Islam c.600-1500 – This is to give students a non-European and social-religious study. Focusing on the expansion of Islam after the death of Muhammad and the societies and empires created in his wake.
Crusades 1095-1187 – This unit links with the previous one to show how civilisations clash and interpret each other very differently. The focus is on the First Crusade and the Kingdom of Jerusalem until its defeat at the battle of Hattin in 1187.
Tudors 1485-1603– The dynasty which in many ways formed modern England raising from civil war to becoming a European power whilst breaking with Rome and experiencing a series of religious upheavals before reaching a peak under Elizabeth I. We will question many of the assumptions which attach to this period.
Stuarts 1603-1714 – Succeeding to the Tudor throne the Stuarts both acted to unify Britain and also, through Civil War, to divide it. Finally, and if time allows, we consider the creation of Parliamentary power in the Exclusion Crisis.
Jack the Ripper – in common with the previous years we start with a ‘murder mystery’ this time the evidence is written as in year 8 but very much more open to interpretation and the suspects manifold. The task is to come up with reasonable conjectures not an answer.
Origins and Course of World War One 1870-1918 – This provides both a background to the c.20th and to the GCSE course but in and of itself explores how we explain multi-causal events and how we make judgements about interpretations of German War Guilt, or Haig’s responsibility for the failure on the Somme.
Origins of the Modern World– this course starts with the Russian Revolution which provides, alongside the First World War, the basis for the ideological and political make-up of Europe until 1991 at least. We then look at the growth of extremism in the inter-war period before exploring the Second World War.
Holocaust – this is, quite rightly, one of the few government requirement in the course as it questions how societies can crumble into barbarism all too easily. The course is not just an examination of the horrors but should lead to thought-provoking conclusions which hopeful spread beyond the classroom.
Independent Project – we firmly believe that our students deserve the chance to engage in meaningful research and to follow their enthusiasms so we require them to complete a project which not only requires them to formulate and test a hypothesis but to do so whilst rigorously evaluating the sources they are using. This often produces results of startling quality.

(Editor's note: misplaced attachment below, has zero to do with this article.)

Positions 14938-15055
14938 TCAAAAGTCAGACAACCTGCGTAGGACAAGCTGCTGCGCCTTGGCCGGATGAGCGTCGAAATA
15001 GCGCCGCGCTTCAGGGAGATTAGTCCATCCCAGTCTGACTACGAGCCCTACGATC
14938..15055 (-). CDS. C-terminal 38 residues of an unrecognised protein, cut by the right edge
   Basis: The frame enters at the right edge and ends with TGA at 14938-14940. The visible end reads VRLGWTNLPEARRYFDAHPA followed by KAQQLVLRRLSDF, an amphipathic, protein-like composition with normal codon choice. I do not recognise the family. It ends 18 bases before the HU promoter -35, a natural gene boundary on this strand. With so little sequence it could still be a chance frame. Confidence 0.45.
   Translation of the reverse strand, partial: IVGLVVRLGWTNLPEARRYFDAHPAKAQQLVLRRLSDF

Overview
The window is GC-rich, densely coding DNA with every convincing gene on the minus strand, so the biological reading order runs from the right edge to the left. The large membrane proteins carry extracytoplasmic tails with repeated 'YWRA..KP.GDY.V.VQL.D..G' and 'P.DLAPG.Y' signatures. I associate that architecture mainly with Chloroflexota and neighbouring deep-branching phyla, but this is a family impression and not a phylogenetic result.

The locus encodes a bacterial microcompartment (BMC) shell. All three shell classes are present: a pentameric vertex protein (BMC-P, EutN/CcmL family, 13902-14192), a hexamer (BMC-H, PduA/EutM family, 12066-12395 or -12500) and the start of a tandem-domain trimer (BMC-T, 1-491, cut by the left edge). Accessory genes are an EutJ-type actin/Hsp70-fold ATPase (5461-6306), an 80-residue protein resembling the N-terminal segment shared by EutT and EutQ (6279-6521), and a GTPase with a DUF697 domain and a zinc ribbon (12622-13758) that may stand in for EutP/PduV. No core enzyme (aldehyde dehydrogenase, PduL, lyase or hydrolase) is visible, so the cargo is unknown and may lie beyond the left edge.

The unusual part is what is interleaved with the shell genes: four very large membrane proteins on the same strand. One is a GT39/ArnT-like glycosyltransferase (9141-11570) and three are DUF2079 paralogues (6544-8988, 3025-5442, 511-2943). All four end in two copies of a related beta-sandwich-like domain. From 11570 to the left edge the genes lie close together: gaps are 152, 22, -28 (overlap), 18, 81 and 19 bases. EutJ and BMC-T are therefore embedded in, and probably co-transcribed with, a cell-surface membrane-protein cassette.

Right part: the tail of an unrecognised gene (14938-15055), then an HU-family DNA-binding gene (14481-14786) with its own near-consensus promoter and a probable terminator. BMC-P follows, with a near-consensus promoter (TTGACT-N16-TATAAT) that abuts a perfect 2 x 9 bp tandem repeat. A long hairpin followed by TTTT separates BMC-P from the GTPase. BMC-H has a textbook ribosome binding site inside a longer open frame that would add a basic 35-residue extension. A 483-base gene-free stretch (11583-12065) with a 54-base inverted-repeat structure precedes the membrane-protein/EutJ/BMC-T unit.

Paper One: Section A: Period Studies: Germany 1890-1945 Democracy and Dictatorship
This period study focuses on the development of Germany during a turbulent half century of change. It was a period of democracy and dictatorship-the development and collapse of democracy and rise and fall of Nazism.
Paper One: Section B; Wider World Depth Studies: Conflict and tension between East and West, 1945-1972.
This wider world depth study enables students to understand the complex and diverse interests of different states and individuals and the ideologies they represented. It focuses on the causes and events of the Cold War and seeks to show how many conflicts occurred and why it proved difficult to resolve the tensions which arose during the Cold War. This study also considers the role of key individuals and groups and how they were affected by and influenced international relations.
Paper Two: Shaping the Nation: Section A Thematic Study: 2C Britain: Migration, empires and the people.
This thematic study will enable students to gain an understanding of how the identity of the people of Britain has been shaped by their interaction with the wider world. It will consider the ebb and flow of peoples into and out of Britain and evaluate their motives and achievements. It considers the causes, impact and legacy of Empire upon the ruled and the ruling context of Britain’s acquisition and retreat from Empire. Students will study the importance of the following factors as they influenced Britain’s dealings with the wider world. *war *religion *government *science and technology *the role of individuals.
Paper Two: Shaping the Nation: Section B British Depth Study
Medieval England – the reign of Edward I, 1272-1307This option allows students to study in depth a specific historical period. The depth study will focus on the major events of part of the reign of Edward considered from the economic, religious, political, social and cultural standpoint and arising controversies.
A Level History
British period study and enquiry: Britain 1930-1997
Interpretations depth study on Churchill 1930-1951 – focusing on Churchill’s role in opposition 1929-1940, his period as wartime prime minister and his international diplomacy 1939-1951.
British Period Study 1951 – 1997 – including Conservative Domination 1951-1964, Labour and Conservative 1964-1979, Thatcher and end of Consensus and Britain’s position in the World 1951-1997
Italy 1896-1943: Non–British period study: